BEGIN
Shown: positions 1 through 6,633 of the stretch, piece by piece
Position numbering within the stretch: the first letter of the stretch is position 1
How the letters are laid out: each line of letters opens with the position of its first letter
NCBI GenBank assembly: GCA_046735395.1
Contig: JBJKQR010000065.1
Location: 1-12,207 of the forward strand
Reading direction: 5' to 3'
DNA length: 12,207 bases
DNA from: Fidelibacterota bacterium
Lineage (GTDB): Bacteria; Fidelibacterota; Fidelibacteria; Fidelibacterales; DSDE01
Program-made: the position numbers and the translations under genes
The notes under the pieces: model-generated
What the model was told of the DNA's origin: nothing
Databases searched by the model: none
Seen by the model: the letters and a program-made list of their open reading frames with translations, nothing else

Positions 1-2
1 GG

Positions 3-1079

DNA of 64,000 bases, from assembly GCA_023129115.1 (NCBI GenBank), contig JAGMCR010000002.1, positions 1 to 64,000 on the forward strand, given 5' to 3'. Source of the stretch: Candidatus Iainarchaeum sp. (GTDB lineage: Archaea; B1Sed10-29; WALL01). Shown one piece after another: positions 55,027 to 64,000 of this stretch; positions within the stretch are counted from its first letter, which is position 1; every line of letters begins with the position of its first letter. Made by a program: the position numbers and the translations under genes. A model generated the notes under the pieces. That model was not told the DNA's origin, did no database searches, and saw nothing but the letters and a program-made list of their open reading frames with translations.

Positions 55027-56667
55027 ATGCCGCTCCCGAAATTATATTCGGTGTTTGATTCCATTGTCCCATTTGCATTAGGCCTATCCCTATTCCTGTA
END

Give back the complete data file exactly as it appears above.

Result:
Shown: positions 1 through 6,633 of the stretch, piece by piece
Position numbering within the stretch: the first letter of the stretch is position 1
How the letters are laid out: each line of letters opens with the position of its first letter
NCBI GenBank assembly: GCA_046735395.1
Contig: JBJKQR010000065.1
Location: 1-12,207 of the forward strand
Reading direction: 5' to 3'
DNA length: 12,207 bases
DNA from: Fidelibacterota bacterium
Lineage (GTDB): Bacteria; Fidelibacterota; Fidelibacteria; Fidelibacterales; DSDE01
Program-made: the position numbers and the translations under genes
The notes under the pieces: model-generated
What the model was told of the DNA's origin: nothing
Databases searched by the model: none
Seen by the model: the letters and a program-made list of their open reading frames with translations, nothing else

Positions 1-2
1 GG

Positions 3-1079

DNA of 64,000 bases, from assembly GCA_023129115.1 (NCBI GenBank), contig JAGMCR010000002.1, positions 1 to 64,000 on the forward strand, given 5' to 3'. Source of the stretch: Candidatus Iainarchaeum sp. (GTDB lineage: Archaea; B1Sed10-29; WALL01). Shown one piece after another: positions 55,027 to 64,000 of this stretch; positions within the stretch are counted from its first letter, which is position 1; every line of letters begins with the position of its first letter. Made by a program: the position numbers and the translations under genes. A model generated the notes under the pieces. That model was not told the DNA's origin, did no database searches, and saw nothing but the letters and a program-made list of their open reading frames with translations.

Positions 55027-56667
55027 ATGCCGCTCCCGAAATTATATTCGGTGTTTGATTCCATTGTCCCATTTGCATTAGGCCTATCCCTATTCCTGTA